Down and Out in Cambodia

By Samantha Gillison '89 / July / August 2000
May 3rd, 2007

Lightning on the Sun by Robert Bingham ’88 (Doubleday, 288 pages, $23.95).

Desperately down and out in Phnom Penh, Asher is the Generation-X, expatriate hero of Lightning on the Sun, the first novel by the late Robert Bingham '88. Asher's life is a complete shambles. He sees only one way out: buy five kilos of the premium-grade heroin that abounds on the streets of the Cambodian capital and turn it around for a quick, huge profit in the States. With the help of his former girlfriend Julie, Asher concocts a plan to get the drugs back to the United States, thus setting in motion the wheels of this compelling, meditative thriller.

With nods to Graham Greene and Robert Stone, Bingham, whom I'd gotten to know well after we'd both graduated from Brown, takes us on a gripping, often grinding, tour of the modern expatriate world in Southeast Asia. It's a place of disillusioned, dissolute Westerners - journalists, glorified tourists, and nongovernmental organization workers, many of whom are in over their heads and unprepared for the political and economic realities of the war-scarred country they are supposed to be working to improve. Bingham, who traveled frequently to Cambodia and had recently bought an apartment in Phnom Penh, clearly loved the city. His descriptions of it are visceral and evocative: "The bats rose up black against the vermilion roof of the National Museum, a Halloween pictorial, a horde of flying freakery, kinetically connected, swooning above his head before they disappeared in the direction of the river."

As beautifully written as Lightning on the Sun often is, the book also makes clear that Bingham, the scion of a Southern newspaper family, was an acute and self-aware observer of other people's self-deceptions. Rather than recoil from the moral dilemmas that come with being a Westerner in Southeast Asia, he seems to gleefully embrace them. Bingham writes with brutal frankness about journalists who make Faustian bargains to get their stories, as well as about heroin use and alcohol abuse, the nature of love and sex, and the nagging sense of futility that a privileged upbringing can bestow on the children of the American upper-middle class. The expatriate characters in Lightning on the Sun are a long way from home, and the distance seems to free them from their best ideas of themselves.

In order to get his heroin back to the United States, Asher picks an unsuspecting American journalist, Reese, as his drug mule. We follow Reese back to Manhattan, watch him check into the Gramercy Park Hotel, meet Julie, and travel up to his old prep school (the Groton-like "Grove") to give a lecture about his work as a journalist in Cambodia. It is through Reese that we see the expat's sense of the surreal as he revisits the sights of his American boyhood. The class strictures that relegate "townies" to jobs at the pizza parlor and the Whit Stilman-esque sadness of friends and classmates whose lives have stalled since graduating from prep school seem only to further divorce Reese from the shattered remnants of his past.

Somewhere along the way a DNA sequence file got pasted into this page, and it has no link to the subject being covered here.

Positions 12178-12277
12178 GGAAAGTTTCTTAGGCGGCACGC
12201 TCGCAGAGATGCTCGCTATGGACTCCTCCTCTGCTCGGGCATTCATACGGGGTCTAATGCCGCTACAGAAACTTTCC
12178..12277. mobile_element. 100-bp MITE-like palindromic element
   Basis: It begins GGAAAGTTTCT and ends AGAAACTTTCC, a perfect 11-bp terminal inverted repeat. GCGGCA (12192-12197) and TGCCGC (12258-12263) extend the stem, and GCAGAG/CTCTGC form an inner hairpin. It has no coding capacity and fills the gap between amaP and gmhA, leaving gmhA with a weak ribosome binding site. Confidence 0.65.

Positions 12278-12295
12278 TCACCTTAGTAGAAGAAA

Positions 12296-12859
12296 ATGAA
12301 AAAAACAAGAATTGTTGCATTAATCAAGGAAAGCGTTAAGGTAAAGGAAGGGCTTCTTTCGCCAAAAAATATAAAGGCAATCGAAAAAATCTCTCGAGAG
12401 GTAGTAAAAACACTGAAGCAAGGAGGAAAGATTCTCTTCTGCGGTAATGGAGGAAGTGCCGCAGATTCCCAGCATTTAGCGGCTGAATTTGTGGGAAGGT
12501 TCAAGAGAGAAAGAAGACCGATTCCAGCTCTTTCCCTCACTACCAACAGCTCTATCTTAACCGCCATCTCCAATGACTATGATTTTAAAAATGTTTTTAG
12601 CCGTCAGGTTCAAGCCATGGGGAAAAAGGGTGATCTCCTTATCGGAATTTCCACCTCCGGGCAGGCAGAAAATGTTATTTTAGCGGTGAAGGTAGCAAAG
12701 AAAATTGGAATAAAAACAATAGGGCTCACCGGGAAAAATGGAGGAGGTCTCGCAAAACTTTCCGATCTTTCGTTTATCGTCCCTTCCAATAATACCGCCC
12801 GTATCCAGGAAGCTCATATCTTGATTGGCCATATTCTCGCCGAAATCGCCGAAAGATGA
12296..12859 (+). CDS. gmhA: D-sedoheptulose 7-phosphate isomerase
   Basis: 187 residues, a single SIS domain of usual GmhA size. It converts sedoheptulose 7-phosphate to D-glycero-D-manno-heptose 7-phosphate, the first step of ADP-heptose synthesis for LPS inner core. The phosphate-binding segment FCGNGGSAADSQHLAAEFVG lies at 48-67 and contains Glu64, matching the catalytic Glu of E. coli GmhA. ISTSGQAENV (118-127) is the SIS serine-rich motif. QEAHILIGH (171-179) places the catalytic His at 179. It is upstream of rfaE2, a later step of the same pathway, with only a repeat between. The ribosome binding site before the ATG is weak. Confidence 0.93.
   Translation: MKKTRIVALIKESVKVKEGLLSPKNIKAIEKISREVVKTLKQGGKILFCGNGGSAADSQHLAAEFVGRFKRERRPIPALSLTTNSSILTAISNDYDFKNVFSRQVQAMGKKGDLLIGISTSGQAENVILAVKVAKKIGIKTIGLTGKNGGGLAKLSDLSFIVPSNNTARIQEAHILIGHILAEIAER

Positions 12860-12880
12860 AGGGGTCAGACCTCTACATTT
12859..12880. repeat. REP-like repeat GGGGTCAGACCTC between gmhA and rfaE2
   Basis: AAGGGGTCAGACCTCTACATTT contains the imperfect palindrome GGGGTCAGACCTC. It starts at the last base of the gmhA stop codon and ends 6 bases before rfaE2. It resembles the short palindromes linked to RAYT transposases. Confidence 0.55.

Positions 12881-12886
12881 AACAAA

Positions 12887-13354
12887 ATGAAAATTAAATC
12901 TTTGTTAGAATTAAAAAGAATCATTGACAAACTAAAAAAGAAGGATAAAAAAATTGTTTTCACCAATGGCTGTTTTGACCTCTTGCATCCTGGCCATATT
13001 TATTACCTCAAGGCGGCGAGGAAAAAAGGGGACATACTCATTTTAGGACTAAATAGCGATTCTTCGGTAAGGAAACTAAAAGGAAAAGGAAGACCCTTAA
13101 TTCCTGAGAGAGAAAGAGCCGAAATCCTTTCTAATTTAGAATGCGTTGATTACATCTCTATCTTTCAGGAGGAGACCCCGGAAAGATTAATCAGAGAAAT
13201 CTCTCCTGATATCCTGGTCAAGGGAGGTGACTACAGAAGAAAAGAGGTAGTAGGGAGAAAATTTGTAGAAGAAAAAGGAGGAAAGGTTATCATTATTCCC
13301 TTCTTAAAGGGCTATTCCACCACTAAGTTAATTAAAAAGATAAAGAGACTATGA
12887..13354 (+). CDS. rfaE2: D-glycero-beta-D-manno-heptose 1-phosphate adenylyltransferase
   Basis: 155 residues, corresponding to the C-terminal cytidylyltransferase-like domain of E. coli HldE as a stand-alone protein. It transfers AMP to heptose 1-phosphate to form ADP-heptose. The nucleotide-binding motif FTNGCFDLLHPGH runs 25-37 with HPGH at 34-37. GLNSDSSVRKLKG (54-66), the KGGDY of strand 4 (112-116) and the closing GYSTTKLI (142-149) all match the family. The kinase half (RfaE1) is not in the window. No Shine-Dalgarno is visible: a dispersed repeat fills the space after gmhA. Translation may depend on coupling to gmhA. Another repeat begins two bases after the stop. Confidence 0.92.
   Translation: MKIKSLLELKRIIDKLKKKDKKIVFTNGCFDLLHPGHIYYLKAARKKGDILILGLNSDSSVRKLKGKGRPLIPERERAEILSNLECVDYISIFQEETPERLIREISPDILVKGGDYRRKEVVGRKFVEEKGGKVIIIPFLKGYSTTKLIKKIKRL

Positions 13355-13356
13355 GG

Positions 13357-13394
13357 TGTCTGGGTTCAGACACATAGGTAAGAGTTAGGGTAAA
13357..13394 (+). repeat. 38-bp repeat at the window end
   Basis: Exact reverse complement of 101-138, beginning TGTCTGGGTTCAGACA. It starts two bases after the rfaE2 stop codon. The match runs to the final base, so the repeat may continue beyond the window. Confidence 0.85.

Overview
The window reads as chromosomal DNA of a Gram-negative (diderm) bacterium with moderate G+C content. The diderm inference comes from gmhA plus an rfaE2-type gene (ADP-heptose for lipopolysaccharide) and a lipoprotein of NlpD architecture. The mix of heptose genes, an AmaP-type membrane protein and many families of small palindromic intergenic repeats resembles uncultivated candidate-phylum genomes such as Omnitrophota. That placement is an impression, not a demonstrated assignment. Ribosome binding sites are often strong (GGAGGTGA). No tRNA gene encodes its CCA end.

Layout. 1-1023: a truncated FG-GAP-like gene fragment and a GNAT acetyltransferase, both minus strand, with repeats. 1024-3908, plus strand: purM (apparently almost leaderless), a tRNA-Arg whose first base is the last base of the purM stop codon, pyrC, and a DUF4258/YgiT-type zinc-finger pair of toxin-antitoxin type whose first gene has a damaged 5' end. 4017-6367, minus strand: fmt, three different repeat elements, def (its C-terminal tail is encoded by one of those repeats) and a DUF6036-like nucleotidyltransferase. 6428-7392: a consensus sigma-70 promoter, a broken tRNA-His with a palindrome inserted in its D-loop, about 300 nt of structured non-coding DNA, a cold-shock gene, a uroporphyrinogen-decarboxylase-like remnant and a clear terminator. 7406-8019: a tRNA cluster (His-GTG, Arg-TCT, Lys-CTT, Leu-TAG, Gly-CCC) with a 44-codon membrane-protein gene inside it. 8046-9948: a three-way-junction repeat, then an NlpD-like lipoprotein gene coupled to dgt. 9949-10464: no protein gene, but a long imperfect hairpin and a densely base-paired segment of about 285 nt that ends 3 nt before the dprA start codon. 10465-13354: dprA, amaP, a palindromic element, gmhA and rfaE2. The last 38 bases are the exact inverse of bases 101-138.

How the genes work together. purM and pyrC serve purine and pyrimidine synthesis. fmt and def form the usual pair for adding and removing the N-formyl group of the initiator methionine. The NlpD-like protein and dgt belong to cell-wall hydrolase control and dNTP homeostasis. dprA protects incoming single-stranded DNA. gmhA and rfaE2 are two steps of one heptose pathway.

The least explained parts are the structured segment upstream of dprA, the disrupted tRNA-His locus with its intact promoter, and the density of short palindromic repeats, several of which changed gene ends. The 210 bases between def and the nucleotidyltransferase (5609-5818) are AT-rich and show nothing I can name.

When Bingham's 1997 collection of short stories, Pure Slaughter Value, was published, it earned him comparisons to John Cheever and F. Scott Fitzgerald. The collection's taut, sorrowful narratives detailed the intricacies of a generation of privileged young adults who looked, often drunkenly and mostly desperately, for meaning in their lives. The stories in Pure Slaughter Value are slow-paced, but they are filled with a restrained, deeply felt emotion. Lightning on the Sun, by contrast, is a thriller. Its psychological core is worked out in the structure of the narrative, rather than in the minds of its characters. But like the novels of Graham Greene, Lightning on the Sun transcends its genre with beautifully written scenes and sentences that convey its sorrow and tentative hope.

Near the end of the novel, when the horrifying, inevitable conclusion is within smelling distance, Bingham shows us the possibility of salvation for Asher flickering in the distance: "The three hostages whined up the mountain road on the backs of motorbikes.... As the road leveled off there arrived a series of bombed-out houses and then, in the distance, came, of all things, a church." Few characters in Lightning on the Sun are able to think clearly about the future, however. The book's ruminations about what's to come are nothing short of heartbreaking in light of Bingham's untimely, accidental death by a heroin overdose last November. In retrospect, such passages as Reese's thoughts about an old friend on their trip up to "Grove" are haunting: "As for his old friend, well, the guy had lost his grit. The Weatherly of their rowing life together was gone, and in his place there was only the emptiness, the ambiguity of adult life and a divorce."

The ultimate scene of the novel, which brings the saga of Asher and Julie to a brilliantly realized if unbearably painful crescendo, is powerful and subtle. With an ending as intense as those of the great works of expat writing that Bingham loved, Lightning on the Sun is a beautiful book filled with sadness: it promised great things from an extremely talented writer.

Samantha Gillison is the author of The Undiscovered Country.

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July / August 2000